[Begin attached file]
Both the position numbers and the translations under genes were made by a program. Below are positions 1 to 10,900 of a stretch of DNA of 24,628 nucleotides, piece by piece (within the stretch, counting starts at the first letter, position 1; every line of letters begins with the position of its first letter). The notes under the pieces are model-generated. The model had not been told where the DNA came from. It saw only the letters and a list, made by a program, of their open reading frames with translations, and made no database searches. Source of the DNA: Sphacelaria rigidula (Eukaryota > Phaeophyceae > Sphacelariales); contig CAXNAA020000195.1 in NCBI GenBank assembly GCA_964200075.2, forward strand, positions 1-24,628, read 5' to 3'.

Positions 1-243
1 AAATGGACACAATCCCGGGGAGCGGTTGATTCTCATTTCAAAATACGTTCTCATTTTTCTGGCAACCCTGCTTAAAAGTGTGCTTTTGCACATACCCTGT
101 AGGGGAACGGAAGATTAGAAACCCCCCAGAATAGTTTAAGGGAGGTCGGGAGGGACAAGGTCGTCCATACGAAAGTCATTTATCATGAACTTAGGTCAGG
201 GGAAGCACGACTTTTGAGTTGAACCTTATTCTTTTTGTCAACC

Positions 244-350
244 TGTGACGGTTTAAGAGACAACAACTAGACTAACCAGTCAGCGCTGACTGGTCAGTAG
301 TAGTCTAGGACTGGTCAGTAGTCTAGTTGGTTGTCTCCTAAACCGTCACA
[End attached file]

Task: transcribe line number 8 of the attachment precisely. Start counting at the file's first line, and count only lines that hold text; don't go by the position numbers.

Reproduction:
301 TAGTCTAGGACTGGTCAGTAGTCTAGTTGGTTGTCTCCTAAACCGTCACA